Diverless technique adapted for deepwater repairs, future tie-ins

Sept. 1, 2012
Virtually all deepwater field developments depend upon pipelines.

Grip and Seal rectifies GoM hurricane damage

Edgar Keijser
Gerald Douglas
Oil States Industries

Virtually all deepwater field developments depend upon pipelines. Failure of a pipeline due to corrosion, defect, or an external event can lead to loss of production and, in the worst case, pollution.

Pipelines can fail for a variety of reasons, and the type and extent of damage and water depth in which this occurs will define the manner in which the repair can be handled.

ROV-installed clamp.

Isolated pipeline damage is characterized by a small hole or crack and is most often a result of localized corrosion; a defect in a pipeline weld that went undetected during installation; a metallurgical defect; or impact from a dropped item. In general, a clamp that firmly encapsulates the pipeline and provides a reliable seal around the damaged area should be adequate for the repair.

Extensive pipeline damage can result from an unfortunate incident during pipelay operations or an event during the life of a field – for instance dragging of anchors, mudslides, upheaval buckling, or pipe walking. In most cases, the pipeline cannot be lifted back to the surface, and the damaged pipeline section has to be removed and replaced subsea with an "on bottom" repair spool piece.

Diverless connector deployed.

Localized pipeline corrosion can be repaired by installing a high-integrity pressure vessel around the pipe at the damaged location. Typically this is accomplished using a Grip and Seal split-sleeve type clamp whereby two clamp halves are joined together by studs and nuts. These clamps incorporate tension bowls and slips that grip the pipe at both ends of the clamp, transferring the thrust loads through the clamp body. The slips ensure a smooth circumferential distributed load on the pipeline.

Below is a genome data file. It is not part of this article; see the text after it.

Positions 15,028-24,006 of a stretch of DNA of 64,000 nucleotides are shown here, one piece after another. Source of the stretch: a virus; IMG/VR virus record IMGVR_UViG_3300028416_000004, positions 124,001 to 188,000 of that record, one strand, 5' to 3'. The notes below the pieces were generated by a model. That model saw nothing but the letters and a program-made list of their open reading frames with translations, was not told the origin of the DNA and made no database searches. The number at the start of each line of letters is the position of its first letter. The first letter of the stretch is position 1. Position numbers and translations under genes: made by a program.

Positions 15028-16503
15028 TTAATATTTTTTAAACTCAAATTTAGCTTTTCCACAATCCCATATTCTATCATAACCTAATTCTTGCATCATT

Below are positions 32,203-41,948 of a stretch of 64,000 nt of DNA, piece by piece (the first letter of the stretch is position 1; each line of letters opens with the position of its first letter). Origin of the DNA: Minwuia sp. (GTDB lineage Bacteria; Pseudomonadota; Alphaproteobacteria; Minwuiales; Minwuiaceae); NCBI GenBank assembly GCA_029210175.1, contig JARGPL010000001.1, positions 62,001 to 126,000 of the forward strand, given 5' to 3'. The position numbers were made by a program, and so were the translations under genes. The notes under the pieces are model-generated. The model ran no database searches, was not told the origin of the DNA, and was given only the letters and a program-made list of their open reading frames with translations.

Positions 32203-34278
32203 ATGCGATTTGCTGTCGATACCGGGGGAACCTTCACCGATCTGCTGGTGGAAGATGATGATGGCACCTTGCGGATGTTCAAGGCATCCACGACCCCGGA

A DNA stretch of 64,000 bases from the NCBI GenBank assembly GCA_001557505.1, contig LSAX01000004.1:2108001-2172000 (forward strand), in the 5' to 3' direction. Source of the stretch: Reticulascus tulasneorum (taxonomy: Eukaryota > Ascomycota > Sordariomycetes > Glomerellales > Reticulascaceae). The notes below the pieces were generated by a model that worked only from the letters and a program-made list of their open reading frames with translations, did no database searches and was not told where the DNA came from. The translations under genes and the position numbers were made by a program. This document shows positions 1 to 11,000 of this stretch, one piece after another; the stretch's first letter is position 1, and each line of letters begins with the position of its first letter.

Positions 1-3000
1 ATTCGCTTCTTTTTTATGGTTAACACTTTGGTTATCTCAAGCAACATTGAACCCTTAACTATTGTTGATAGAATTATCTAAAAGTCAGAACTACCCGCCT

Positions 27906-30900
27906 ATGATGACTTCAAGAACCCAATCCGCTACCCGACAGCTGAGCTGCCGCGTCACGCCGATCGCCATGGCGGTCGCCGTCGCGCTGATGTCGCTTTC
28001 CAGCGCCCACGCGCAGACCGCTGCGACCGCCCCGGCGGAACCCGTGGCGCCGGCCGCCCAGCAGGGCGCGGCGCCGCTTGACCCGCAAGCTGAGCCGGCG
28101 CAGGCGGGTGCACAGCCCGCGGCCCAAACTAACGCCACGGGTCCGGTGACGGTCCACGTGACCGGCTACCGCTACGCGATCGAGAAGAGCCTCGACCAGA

Longitudinal face seals and circumferential seals (typically made from purpose-built elastomeric materials) are energized by the studs to ensure a perfect seal around the damaged area. In shallow waters, over 3,000 split sleeve clamps have been installed worldwide, in diameters ranging from 3-48 in. (7.6 cm--1.2 m), and pressure ratings from ANSI 600 to API 10,000. Several of these clamps have been in service for over 25 years.

Dual Grip and Seal connector showing the "grips" and seals at each side of the connector.

To repair pipelines in deepwater, ROV-installable and operable versions of split-sleeve type clamps have been developed. Alignment saddles are normally incorporated for landing and positioning of the clamp on the pipeline. The design of the body bolts allows for tightening by a standard work-class ROV using a low torque or impact-type wrench, or integrated hydraulic stud tensioners. Following activation by the ROV of the hydraulic pressure, the connector mechanically locks so that hydraulic pressure does not have to be maintained. Standard diverless Grip and Seal type split-sleeve clamps have been manufactured for pipe sizes from 8-44 in. (20.3 cm--1.12 m) OD and ratings of ANSI 900 to 2500, and have been installed in water depths up to 7,000 ft (2,133 m).

When a pipeline is damaged severely and or deformed over a certain length, the affected section must be removed and replaced. If the pipeline cannot be lifted back to the surface, an "on bottom" pipeline repair has to be performed. A spool piece repair (pipe replacement) necessitates cutting of the pipeline in order to remove the damaged section, with the replacement section connected to the pipeline on the seafloor. While hyperbaric welding can be used to connect the spool piece directly to the pipe in shallow water within the range of diver operations, this technique can be extremely costly.

Horizontal piggable midline tie-in sled.